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"The Evil Clergyman" is an excerpt from a letter written by American horror fiction writer H. P. Lovecraft in 1933. After his death, it was published in the April 1939 issue of Weird Tales as a short story.

The letter, to his friend Bernard Austin Dwyer, recounted a dream that Lovecraft had had. Although Lovecraft frequently based stories on his dreams, An H. P. Lovecraft Encyclopedia notes that "[i]t is difficult to say how HPL would have developed this conventional supernatural scenario."[1]

The story was later adapted into the unreleased 1987 anthology film Pulse Pounders.

SynopsisEdit

The story begins in the attic of an ancient house. The narrator’s companion refers to the former owner of the house and the presumably violent end that befell him. He advises the narrator not to stay after dark or touch anything, especially the small object on a table, which the companion seems to fear considerably.

The narrator is then left alone in the attic; he notes the many theological and classical books, and one bookshelf in particular containing books on magic. He feels a considerable curiosity for the forbidden object on the table. The narrator finds a strange flashlight-like device in his pocket that produces a peculiar violet glow. He attempts to illuminate the object on the table with this strange light, which he describes as being composed of particles. The object makes a crackling sound like a sparking vacuum tube, and takes on a pinkish glow with a vague white shape taking form from its center. The narrator, feeling that his surroundings are taking on strange new properties, realizes that he is not alone; the sinister newcomer is described as wearing clerical garb typical of the Anglican Church. The newcomer begins throwing magical books into a fireplace.

The narrator notices other men within the room, all dressed in clerical attire, including a bishop; they confront the first man, who reaches for the object on the table with a wry smile. The other men, looking terrified, make a quick retreat. The man then proceeds to retrieve a coil of rope from a cupboard and ties it into a noose as if to hang himself. When the narrator attempts to intervene, the man notices him and approaches threateningly. The narrator shines the strange light on the man as if it were a weapon, causing him to fall backwards down an open stairwell.

When the narrator proceeds towards the stairwell, he finds no body below, but rather three people approaching with lanterns. Two of them see the narrator and flee shrieking, leaving only the companion who had accompanied the narrator to the attic. The companion says that the narrator should have left the object alone, that interfering with it had altered him. The man then leads the narrator to a mirror, where he is presented not with his own reflection, but that of the evil clergyman.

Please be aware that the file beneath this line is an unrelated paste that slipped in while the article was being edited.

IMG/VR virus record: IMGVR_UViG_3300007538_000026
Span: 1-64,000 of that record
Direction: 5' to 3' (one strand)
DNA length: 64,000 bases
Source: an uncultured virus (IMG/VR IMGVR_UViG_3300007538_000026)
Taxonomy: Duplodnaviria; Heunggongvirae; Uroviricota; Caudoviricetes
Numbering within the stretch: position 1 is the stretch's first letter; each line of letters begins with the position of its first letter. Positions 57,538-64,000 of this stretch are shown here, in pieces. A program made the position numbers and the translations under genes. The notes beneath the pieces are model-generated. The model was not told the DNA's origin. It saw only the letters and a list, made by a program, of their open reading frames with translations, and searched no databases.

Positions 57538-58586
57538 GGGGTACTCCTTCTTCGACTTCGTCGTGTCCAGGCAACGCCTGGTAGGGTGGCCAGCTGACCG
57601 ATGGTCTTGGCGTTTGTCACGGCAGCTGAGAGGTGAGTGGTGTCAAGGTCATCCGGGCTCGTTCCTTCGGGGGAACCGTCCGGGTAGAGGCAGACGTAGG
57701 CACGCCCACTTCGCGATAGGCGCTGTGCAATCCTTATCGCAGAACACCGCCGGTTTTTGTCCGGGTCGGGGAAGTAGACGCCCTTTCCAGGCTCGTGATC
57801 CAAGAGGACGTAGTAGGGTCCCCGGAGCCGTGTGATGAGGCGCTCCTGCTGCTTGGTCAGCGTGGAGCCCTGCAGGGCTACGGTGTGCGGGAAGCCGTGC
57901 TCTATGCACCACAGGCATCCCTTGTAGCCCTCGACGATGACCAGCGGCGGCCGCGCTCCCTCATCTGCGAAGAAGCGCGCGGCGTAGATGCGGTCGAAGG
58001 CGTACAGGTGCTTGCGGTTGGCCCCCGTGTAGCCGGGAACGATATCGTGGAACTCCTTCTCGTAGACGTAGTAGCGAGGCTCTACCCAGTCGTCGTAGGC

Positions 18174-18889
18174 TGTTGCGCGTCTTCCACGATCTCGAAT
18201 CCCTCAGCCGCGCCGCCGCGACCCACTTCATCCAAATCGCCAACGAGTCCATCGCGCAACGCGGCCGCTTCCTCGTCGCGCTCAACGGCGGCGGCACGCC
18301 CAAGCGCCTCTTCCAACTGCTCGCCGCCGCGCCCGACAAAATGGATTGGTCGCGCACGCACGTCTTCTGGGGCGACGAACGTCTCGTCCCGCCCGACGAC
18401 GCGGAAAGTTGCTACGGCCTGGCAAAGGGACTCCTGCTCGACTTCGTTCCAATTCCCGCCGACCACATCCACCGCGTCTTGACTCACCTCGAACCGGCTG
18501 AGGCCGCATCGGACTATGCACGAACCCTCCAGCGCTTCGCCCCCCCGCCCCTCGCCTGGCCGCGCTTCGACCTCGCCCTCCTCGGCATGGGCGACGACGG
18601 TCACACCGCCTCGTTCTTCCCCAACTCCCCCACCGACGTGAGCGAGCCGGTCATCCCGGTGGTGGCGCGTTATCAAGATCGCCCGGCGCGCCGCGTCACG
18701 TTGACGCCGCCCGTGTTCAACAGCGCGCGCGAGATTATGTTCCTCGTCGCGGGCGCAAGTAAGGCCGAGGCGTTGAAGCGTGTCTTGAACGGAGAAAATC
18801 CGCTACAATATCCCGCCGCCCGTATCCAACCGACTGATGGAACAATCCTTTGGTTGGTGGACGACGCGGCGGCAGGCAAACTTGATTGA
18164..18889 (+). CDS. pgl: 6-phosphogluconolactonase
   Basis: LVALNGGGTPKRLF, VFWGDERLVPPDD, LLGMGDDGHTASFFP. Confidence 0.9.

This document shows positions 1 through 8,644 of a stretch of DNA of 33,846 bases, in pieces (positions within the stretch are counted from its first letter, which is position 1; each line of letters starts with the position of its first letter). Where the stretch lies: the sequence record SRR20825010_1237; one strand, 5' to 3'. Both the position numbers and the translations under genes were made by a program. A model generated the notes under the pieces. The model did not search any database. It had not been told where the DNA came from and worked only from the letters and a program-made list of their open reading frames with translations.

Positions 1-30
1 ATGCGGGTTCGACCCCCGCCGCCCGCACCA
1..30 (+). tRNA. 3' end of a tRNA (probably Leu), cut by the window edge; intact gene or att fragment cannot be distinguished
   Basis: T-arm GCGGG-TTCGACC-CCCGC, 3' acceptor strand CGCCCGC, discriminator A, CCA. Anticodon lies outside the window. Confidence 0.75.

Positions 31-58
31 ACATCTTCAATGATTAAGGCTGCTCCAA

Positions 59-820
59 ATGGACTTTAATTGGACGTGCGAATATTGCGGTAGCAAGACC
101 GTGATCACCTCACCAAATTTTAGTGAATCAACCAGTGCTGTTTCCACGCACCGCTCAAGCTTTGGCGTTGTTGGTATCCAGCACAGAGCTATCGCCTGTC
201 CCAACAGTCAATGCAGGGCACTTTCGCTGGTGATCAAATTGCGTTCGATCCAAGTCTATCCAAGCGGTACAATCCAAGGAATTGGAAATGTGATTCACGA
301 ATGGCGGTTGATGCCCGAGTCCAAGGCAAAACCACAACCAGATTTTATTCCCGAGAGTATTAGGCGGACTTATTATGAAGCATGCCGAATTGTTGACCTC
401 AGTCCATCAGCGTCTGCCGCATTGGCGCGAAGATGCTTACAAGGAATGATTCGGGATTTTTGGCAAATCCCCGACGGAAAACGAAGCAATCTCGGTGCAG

This story is alluded to in Ramsey Campbell's THE RETURN OF THE WITCH from The Inhabitant of the Lake where the spirit of Gladys Shorrock tries to take over the body of her home's current imhabitant, using the Evil Clergyman's secrets to do so.The story also gives the location of Lovecraft's story as Severnford, one of Campbell's towns.

Film adaptationEdit

In 1987 director Charles Band began filming a short movie adaptation of The Evil Clergyman as part of an anthology film entitled Pulse Pounders.[2] The film was intended to release the next year but was shelved after the closing of Empire International Pictures.[3] The entire movie was deemed to have been lost until 2011, when a workprint of The Evil Clergyman was found and restored.[3] The short was shown at the Chicago Flashback Weekend and released onto DVD in 2012, receiving positive reviews.[4][5]

ReferencesEdit

  1. Joshi and Schultz, p. 88.
  2.  (1995) Le cinéma fantastique Corlet, p. 135.
  3. 3.0 3.1 Film Review: The Evil Clergyman (1988). Horror News.net. Retrieved on 20 December 2012.
  4. AICN HORROR : Ambush Bug talks with Mike Kerz about this weekend’s Chicago horror convention FLASHBACK WEEKEND!!!. Ain't It Cool News. Retrieved on 20 December 2012.
  5. Love Lovecraft?. Ain't It Cool News. Retrieved on 20 December 2012.


External linksEdit

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